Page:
ABHES, Hondros’ accrediting agency, recently informed Hondros that it acted to affirm the institution’s accreditation through February 2021. In addition, Hondros recently entered into an MOU, or Memorandum of Understanding, to participate in the Department of Defense's Tuition Assistance or TA program. Although Hondros continues to face challenges, we are encouraged by what appears to be the start of a turnaround at Hondros.
As discussed during our Q3 2019 earnings call, we completed a value creation study of both our APUS and Hondros operations and core competencies. Several organic growth opportunities were revealed further validating my belief that APEI's focus on maximizing return on a learner's educational investments can drive sustained enrollment growth at both APUS and Hondros. As a result, we are formulating and will implement a bold new strategy intended to drive enrollment growth and accelerate brand recognition.
The key elements of the APUS value creation strategy involves refining our brand messaging to expand awareness and consideration by interested prospects, supported by a targeted marketing campaign to increase our share of voice and elevate our purpose-driven story of maximizing learner return on educational investment. It also includes refining admissions processes to help interested prospects more quickly and easily become students and polishing retention practices aimed at increasing tailored student services and reducing executional variances. These new initiatives are being added to the transformation under way in our technology modernization program to markedly improve the learner experience leading to better learner outcomes and referral rates.
Now, I will share some finer points around APUS' value creation strategy. In recent years, at APUS, we have spent approximately 21% of revenue or less on selling and promotion, while also having worked to increase persistence rates and improve our learner onboarding processes. The early results of these improvements, combined with our creative new marketing strategy and improved technology capabilities gives me confidence to support elevating our marketing spend by $10 million to $15 million in the full year 2020 as compared with 2019.
Over the last few years, APUS has relied on a proprietary, stable but now aging learning management system, or LMS platform to deliver its high-quality campus experience fully online. By leveraging a newly adopted agile methodology, we successfully went live last week with our new cloud-based, next-generation online campus, D2L's Brightspace, after only 5 months. The rollout will continue through early 2021. This, combined with the planned rollout of our new CRM at APUS beginning in the second quarter of this year, represents 2 important steps in our technology modernization program that aims to improve the university experience in order to increase enrollment, learner satisfaction, and referrals.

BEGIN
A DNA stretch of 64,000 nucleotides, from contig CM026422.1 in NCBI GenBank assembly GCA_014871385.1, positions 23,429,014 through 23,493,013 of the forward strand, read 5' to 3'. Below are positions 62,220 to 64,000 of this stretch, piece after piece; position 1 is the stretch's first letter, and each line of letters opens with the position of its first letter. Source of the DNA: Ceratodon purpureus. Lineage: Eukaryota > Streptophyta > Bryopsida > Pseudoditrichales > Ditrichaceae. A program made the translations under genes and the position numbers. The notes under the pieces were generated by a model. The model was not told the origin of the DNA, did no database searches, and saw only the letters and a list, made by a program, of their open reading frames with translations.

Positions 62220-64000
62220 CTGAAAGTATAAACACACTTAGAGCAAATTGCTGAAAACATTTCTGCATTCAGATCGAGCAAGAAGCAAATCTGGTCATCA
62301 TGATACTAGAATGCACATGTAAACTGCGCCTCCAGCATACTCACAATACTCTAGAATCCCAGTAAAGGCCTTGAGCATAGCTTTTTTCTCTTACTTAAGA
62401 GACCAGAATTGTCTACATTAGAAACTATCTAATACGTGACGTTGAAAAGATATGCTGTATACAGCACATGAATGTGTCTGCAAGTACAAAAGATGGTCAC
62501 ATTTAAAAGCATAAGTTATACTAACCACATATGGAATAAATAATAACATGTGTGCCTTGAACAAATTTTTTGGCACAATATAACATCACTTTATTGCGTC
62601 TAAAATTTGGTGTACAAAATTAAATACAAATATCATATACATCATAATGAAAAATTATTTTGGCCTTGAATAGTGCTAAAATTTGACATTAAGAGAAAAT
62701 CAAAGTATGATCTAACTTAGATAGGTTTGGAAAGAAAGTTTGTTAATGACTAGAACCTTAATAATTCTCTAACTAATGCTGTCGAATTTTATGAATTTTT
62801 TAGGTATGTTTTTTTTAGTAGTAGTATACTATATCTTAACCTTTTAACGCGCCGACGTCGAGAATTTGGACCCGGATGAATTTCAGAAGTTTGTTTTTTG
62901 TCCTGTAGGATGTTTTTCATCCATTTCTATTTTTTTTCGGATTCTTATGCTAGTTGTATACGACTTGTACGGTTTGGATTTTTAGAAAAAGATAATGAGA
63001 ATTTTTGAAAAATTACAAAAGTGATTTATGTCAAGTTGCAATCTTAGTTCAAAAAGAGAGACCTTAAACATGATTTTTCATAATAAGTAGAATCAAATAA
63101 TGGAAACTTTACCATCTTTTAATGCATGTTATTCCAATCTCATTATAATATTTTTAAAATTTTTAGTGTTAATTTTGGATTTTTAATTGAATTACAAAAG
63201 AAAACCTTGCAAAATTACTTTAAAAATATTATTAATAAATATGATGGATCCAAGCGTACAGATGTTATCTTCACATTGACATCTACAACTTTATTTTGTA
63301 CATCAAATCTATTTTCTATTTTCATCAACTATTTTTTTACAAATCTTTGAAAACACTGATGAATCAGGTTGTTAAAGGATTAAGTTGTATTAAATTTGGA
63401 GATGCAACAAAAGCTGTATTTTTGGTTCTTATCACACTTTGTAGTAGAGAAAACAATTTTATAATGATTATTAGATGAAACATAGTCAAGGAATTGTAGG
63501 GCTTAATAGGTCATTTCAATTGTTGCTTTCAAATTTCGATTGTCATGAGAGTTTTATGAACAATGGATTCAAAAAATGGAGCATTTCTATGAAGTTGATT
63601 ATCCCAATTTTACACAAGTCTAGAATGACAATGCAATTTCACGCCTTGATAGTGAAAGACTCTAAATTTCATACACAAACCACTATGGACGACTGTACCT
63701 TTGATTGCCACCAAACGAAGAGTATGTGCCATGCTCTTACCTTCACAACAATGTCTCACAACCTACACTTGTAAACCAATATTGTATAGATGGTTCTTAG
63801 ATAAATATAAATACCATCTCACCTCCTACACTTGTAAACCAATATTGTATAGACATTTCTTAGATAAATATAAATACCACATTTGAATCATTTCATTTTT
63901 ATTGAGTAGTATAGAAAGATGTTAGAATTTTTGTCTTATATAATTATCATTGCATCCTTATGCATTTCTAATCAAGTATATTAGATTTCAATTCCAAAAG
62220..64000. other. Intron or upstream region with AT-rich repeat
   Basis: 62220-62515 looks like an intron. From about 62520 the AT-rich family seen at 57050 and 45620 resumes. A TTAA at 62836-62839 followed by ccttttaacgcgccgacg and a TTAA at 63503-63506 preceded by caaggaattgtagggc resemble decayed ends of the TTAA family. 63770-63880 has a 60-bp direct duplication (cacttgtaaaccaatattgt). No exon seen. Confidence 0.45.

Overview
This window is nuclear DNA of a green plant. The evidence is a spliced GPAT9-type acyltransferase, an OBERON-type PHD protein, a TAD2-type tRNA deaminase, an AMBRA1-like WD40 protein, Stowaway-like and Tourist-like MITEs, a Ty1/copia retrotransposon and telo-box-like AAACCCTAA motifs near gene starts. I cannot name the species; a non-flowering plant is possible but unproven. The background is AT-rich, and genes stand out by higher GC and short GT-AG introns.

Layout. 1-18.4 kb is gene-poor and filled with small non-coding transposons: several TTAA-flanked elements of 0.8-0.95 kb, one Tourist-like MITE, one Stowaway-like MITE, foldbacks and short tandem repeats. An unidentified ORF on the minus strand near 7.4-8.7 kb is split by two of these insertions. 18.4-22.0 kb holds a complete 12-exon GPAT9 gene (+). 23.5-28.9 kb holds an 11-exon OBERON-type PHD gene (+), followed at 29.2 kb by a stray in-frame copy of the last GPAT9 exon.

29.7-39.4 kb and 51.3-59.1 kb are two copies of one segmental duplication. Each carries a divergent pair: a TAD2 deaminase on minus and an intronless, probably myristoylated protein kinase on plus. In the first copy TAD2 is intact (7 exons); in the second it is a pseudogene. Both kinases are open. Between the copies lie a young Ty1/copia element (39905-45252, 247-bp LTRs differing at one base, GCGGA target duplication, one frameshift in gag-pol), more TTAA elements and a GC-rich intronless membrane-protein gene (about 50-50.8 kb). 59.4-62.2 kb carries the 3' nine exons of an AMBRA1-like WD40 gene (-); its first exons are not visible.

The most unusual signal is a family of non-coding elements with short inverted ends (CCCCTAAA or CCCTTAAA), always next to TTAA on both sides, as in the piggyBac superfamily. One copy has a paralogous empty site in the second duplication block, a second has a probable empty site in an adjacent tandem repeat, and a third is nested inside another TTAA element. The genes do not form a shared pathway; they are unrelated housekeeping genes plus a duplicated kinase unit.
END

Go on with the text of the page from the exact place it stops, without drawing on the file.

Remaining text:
Today's learners and their employers are demanding increasingly personalized solutions that are tied to employment outcomes. The new LMS, vastly expands our capability to develop more innovative, flexible workforce offerings such as micro credentials and competency-based programs that are increasingly sought by working professionals and corporate partners alike.
At the core of our strategy remains an unyielding commitment to military communities, a unique strength we have built at APUS since our founding. In the first quarter of 2020, we anticipate continued growth in net course registrations by active duty military as a result of our recent decision to increase the number of military learners with minimal or no out-of-pocket costs by extending our textbook and tuition grant to military students at the Master's level, which became effective January 1, 2020. Our goal is to build on our strength in the military, military affiliated, and veteran communities to expand enrollment at AMU. We have a strong history of serving the military, and we will continue to honor and grow that commitment.
In summary, at APUS, we believe that driving enrollment growth is our top priority and is the next critical step to improving our long-term financial health and future operating efficiency, leading to our ability to provide an excellent learner experience over the long term. Unlocking enrollment growth not only provides APUS with a larger, more vibrant learning community, but it increases the funds available to organically invest in innovation to create sustainable competitive advantage and serve learners and partners with greater distinction.
The key elements of the value creation strategy for Hondros include improving operational performance in SEO and digital marketing, modernizing the applicant journey, improving admission representative performance and providing holistic support for students throughout their studies, all while continuing to restore the Hondros reputation with brand marketing and student attainment results.
It is my top priority to grow APEI's core business with an emphasis on addressing the national need for an adult learning platform where learners of all backgrounds can obtain the skills they need to maximize the return on each learner's educational investment. Our success at implementing this new growth strategy requires a strong internal culture of execution and passion for our mission. We are underway in enhancing the bench strength of our executive leadership team to help me lead an enterprise transformation as well as to improve several key performance indicators.